Underwater photographer Sandra Edwards shows a photo of a goliath grouper nicknamed Wilbur that stays around the M/V Castor wreck off Boynton Beach. She was one of many divers who came to a July 31 Florida Fish & Wildlife Conservation Commission meeting at the Lantana branch library to oppose the possibility of a limited goliath grouper harvest. Willie Howard/The Coastal Star
By Willie Howard
Divers are fighting a proposal to allow a limited harvest of goliath grouper — the large, slow-growing grouper that have become the darlings of many South Florida divers.
Fishing for goliath grouper, formerly known as jewfish, has been closed since 1990 in both state and federal waters after populations were hurt by decades of harvest by anglers and divers armed with spear guns.
Populations of the long-lived grouper have “substantially recovered” since the prohibition on harvest took effect 27 years ago, the Florida Fish & Wildlife Conservation Commission says.
Goliath grouper, Epinephelus itajara, are known to live at least 37 years and can grow to 8 feet in length and up to 800 pounds. The largest goliath caught on hook and line in Florida weighed 680 pounds, according to the Florida Museum of Natural History.
The FWC is gathering public comments on the possibility of allowing anglers to harvest a limited number of goliath grouper.
The FWC’s initial proposal calls for issuing tags that anglers would purchase, limiting the harvest to 100 goliaths per year statewide. To be legal to keep, the groupers would have to be between 47 and 67 inches long, and harvesting would not be allowed during the spawning months, July through September.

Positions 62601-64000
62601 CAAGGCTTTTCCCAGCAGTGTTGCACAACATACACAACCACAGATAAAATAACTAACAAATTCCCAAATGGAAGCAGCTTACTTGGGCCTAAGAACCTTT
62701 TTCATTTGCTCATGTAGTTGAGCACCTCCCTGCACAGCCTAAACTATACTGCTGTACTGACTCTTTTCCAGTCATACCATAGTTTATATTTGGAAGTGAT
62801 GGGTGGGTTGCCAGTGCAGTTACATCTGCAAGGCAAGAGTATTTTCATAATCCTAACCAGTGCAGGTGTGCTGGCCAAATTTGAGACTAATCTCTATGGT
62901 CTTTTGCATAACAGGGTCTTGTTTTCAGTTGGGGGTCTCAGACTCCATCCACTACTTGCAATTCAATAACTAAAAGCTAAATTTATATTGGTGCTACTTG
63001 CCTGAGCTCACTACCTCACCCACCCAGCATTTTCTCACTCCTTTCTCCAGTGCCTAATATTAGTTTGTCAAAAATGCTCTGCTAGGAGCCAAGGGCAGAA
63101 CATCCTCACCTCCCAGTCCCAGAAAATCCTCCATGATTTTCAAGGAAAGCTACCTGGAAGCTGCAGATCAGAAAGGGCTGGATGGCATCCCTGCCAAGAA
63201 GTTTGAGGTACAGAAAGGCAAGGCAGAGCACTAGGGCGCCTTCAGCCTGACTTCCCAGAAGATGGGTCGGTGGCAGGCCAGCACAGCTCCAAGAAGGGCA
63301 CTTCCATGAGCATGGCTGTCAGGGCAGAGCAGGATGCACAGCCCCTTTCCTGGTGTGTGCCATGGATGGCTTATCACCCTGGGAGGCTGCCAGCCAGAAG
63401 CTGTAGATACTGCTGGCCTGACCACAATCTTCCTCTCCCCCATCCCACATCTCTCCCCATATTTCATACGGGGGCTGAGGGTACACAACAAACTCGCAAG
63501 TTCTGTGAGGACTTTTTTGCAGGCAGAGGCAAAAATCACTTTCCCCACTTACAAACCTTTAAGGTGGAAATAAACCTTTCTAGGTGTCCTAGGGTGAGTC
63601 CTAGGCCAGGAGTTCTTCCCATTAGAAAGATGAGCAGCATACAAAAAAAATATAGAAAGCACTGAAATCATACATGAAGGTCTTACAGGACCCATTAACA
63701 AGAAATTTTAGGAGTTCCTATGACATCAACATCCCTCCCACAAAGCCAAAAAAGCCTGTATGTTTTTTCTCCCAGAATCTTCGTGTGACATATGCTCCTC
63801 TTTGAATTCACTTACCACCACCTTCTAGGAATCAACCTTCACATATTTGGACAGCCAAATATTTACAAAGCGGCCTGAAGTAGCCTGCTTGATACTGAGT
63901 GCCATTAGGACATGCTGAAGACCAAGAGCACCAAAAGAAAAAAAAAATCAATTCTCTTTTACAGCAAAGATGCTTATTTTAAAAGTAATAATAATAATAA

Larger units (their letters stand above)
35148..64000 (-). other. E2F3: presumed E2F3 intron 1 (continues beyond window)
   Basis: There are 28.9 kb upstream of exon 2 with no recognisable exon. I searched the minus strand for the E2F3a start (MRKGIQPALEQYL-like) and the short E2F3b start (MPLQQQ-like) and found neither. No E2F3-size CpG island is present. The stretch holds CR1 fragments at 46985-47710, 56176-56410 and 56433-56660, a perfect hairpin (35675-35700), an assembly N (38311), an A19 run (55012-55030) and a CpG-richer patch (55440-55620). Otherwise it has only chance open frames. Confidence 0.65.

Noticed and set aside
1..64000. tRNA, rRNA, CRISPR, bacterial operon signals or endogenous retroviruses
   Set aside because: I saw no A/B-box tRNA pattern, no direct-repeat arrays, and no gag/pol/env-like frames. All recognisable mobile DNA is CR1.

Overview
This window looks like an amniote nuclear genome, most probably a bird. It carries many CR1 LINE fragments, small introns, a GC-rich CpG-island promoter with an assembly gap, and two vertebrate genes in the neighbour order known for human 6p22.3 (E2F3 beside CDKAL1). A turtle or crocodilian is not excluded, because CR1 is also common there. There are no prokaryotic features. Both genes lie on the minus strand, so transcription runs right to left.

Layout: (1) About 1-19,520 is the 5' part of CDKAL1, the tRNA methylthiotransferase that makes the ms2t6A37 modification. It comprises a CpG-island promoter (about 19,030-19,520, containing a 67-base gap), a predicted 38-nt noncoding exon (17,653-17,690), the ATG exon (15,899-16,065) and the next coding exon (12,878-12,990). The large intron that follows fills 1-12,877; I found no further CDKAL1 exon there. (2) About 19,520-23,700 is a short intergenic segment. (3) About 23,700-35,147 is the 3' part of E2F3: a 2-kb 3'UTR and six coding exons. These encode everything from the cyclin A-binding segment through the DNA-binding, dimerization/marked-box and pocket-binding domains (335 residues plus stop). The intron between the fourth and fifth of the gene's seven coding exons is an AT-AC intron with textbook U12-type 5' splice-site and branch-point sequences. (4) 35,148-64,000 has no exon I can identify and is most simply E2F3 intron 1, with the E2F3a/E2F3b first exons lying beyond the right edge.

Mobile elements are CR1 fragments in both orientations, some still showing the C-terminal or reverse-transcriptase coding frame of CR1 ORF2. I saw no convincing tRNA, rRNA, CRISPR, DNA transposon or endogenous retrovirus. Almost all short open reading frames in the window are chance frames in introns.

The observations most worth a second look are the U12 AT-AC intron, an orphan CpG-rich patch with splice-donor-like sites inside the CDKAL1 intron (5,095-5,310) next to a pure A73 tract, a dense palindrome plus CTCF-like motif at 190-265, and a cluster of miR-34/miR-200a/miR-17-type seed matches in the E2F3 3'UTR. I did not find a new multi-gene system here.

If a limited harvest is allowed, the FWC hopes to expand its knowledge of goliath grouper by gathering carcasses that fisheries biologists could study.
Divers adamantly opposed the possibility of a limited goliath grouper harvest during the FWC’s July 31 workshop at the Lantana branch library, noting that gatherings of goliaths during the summer spawning season attract divers from around the world to the waters off Palm Beach County.
“It’s become a phenomenon,” said Lynn Simmons of Splashdown Divers in Boynton Beach. “They are so gentle. Sometimes they will come to you and let you hold them.”
Simmons said the spawning months of August and September are the best to find goliaths on wrecks along the coast of Palm Beach County.
“All of the wrecks have a resident population,” Simmons said. “But when it’s time for their orgy, they all come.”
A favorite local goliath, nicknamed Wilbur, lives on the M/V Castor wreck off Boynton Beach and has his own Facebook page.
Charter fishing Capt. Danny Barrow of Lantana said he would support a limited take of goliath grouper — but only if anglers paid for harvest tags, generating money for research, and each grouper taken was reported to the FWC and its carcass donated for research.
“If they’re going to allow it to happen, make sure it all goes to research,” Barrow said.
Capt. Carl Miller of Miller Time Fishing Charters in Boynton Beach likes to catch and release goliath grouper. He devised a weight system that pulls groupers to the bottom before releasing them, reducing the chance that distended swim bladders would prevent them from returning to deep water.